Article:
— Global Human Micobiome Industry Report offers market overview, segmentation by types, application, countries, key manufactures, cost analysis, industrial chain, sourcing strategy, downstream buyers, marketing strategy analysis, distributors/traders, factors affecting market, forecast and other important information for key insight. Companies profiled in this report are Vedanta, Seres Therapeutics, Second Genome, Rebiotix, ActoGeniX, Enterome BioScience, AvidBiotics, 4D Pharma Research Ltd, Enterologics, Metabogen, Metabiomics, Ritter Pharmaceuticals, Osel, Symberix, Miomics, Symbiotix Biotherapies, MicroBiome Therapeutics LLC in terms of Basic Information, Manufacturing Base, Sales Area and Its Competitors, Sales, Revenue, Price and Gross Margin (2012-2017). Split by Product Types, with sales, revenue, price, market share of each type, can be divided into • Gastrointestinal Tract Human Micobiome • Urogenital Tract Human Micobiome • Other Split by applications, this report focuses on sales, market share and growth rate of Human Micobiome in each application, can be divided into • Treatment • Diagnosis Purchase a copy of this report at: https://www.themarketreports.com/report/buy-now/424363 Table of Content: 1 Human Micobiome Market Overview 2 Global Human Micobiome Sales, Revenue (Value) and Market Share by Manufacturers 3 Global Human Micobiome Sales, Revenue (Value) by Countries, Type and Application (2012-2017) 4 Global Human Micobiome Manufacturers Profiles/Analysis 5 North America Human Micobiome Sales, Revenue (Value) by Countries, Type and Application (2012-2017) 6 Latin America Human Micobiome Sales, Revenue (Value) by Countries, Type and Application (2012-2017) 7 Europe Human Micobiome Sales, Revenue (Value) by Countries, Type and Application (2012-2017) 8 Asia-Pacific Human Micobiome Sales, Revenue (Value) by Countries, Type and Application (2012-2017) 9 Middle East and Africa Human Micobiome Sales, Revenue (Value) by Countries, Type and Application (2012-2017) 10 Human Micobiome Manufacturing Cost Analysis 11 Industrial Chain, Sourcing Strategy and Downstream Buyers 12 Marketing Strategy Analysis, Distributors/Traders 13 Market Effect Factors Analysis 14 Global Human Micobiome Market Forecast (2017-2022) 15 Research Findings and Conclusion 16 Appendix Inquire more for more details about this report at: https://www.themarketreports.com/report/ask-your-query/424363 For more information, please visit https://www.themarketreports.com/report/2017-2022-global-top-countries-human-micobiome-market-report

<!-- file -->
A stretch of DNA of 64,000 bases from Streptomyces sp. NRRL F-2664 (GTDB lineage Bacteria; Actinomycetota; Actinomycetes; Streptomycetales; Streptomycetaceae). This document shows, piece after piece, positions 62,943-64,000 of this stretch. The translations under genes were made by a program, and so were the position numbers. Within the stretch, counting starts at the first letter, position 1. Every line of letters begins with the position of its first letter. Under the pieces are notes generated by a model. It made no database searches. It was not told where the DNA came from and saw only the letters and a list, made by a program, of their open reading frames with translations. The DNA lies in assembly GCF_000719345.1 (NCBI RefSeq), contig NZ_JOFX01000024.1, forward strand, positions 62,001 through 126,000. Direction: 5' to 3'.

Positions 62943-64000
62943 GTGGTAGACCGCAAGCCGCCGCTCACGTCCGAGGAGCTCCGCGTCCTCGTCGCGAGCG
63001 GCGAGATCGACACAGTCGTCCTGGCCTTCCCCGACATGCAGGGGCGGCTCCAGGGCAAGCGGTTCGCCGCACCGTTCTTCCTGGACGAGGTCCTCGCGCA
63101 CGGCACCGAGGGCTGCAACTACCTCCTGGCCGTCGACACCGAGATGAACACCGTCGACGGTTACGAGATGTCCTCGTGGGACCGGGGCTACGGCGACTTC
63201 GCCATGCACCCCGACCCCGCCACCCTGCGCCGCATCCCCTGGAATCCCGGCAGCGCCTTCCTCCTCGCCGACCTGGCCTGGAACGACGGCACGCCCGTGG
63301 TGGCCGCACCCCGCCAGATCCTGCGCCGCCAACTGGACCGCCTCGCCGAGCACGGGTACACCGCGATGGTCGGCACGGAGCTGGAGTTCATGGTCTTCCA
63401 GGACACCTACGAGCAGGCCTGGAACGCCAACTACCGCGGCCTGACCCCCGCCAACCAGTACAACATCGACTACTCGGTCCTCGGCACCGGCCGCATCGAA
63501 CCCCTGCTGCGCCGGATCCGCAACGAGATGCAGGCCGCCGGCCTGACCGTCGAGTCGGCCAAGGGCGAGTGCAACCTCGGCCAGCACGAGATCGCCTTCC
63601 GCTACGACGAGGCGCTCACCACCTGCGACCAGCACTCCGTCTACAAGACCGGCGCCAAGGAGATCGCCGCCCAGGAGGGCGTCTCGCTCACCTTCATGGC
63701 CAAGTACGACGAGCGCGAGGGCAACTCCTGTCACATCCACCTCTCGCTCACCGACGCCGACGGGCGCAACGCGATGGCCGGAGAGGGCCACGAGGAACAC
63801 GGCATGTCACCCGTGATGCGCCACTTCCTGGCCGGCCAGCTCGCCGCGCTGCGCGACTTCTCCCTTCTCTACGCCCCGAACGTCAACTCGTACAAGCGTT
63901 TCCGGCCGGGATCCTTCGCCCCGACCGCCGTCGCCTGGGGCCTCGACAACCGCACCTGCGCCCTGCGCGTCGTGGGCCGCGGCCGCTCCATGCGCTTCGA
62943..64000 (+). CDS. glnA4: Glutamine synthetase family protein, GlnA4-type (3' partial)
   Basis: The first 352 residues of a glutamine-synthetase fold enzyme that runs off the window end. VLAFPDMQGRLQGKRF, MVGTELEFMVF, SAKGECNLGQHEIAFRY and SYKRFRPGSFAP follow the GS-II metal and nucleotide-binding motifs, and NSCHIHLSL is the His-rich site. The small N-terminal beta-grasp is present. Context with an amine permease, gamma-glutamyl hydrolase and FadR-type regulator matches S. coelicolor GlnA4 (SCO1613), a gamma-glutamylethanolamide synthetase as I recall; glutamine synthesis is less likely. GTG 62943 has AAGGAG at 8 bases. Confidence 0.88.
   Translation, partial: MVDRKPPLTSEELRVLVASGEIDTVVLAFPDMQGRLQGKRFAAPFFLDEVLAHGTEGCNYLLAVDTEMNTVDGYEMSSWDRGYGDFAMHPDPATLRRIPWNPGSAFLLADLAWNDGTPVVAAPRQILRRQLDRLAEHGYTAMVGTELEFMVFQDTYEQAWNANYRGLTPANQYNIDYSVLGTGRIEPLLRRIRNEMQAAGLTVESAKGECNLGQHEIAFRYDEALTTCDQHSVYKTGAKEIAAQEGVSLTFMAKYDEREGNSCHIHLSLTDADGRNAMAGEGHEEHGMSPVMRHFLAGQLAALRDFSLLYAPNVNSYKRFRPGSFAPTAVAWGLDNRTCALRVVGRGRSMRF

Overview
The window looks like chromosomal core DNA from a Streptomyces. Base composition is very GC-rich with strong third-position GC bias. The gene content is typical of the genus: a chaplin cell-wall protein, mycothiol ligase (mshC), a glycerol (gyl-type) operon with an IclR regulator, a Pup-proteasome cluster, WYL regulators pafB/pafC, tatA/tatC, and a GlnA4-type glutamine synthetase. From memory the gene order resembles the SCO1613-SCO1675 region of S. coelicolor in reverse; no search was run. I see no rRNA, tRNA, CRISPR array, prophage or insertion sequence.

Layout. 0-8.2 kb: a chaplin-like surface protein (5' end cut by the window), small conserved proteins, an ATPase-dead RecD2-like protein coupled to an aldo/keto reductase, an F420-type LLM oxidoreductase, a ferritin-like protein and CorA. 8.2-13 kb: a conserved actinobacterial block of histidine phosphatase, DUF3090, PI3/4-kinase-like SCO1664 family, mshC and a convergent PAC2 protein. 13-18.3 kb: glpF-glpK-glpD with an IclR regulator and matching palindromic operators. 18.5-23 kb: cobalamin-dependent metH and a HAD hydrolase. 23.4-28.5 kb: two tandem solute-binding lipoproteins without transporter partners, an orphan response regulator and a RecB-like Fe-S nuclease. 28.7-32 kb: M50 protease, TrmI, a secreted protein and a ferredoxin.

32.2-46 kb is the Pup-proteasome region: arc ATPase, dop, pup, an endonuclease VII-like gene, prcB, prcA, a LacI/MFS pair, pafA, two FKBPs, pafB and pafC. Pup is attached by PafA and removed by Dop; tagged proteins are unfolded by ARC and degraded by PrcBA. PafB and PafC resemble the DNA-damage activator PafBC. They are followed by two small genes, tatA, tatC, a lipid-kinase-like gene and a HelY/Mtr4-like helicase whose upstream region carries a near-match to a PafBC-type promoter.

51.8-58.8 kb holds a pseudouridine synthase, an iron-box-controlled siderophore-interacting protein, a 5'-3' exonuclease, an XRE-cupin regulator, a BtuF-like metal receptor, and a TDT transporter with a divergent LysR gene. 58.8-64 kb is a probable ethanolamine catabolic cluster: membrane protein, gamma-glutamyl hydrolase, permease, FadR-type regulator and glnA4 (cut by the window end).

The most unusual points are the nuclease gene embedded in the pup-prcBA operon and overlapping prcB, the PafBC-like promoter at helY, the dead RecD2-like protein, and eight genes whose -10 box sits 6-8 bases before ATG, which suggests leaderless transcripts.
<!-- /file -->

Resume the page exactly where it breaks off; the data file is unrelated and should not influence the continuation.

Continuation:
News Article | April 17, 2017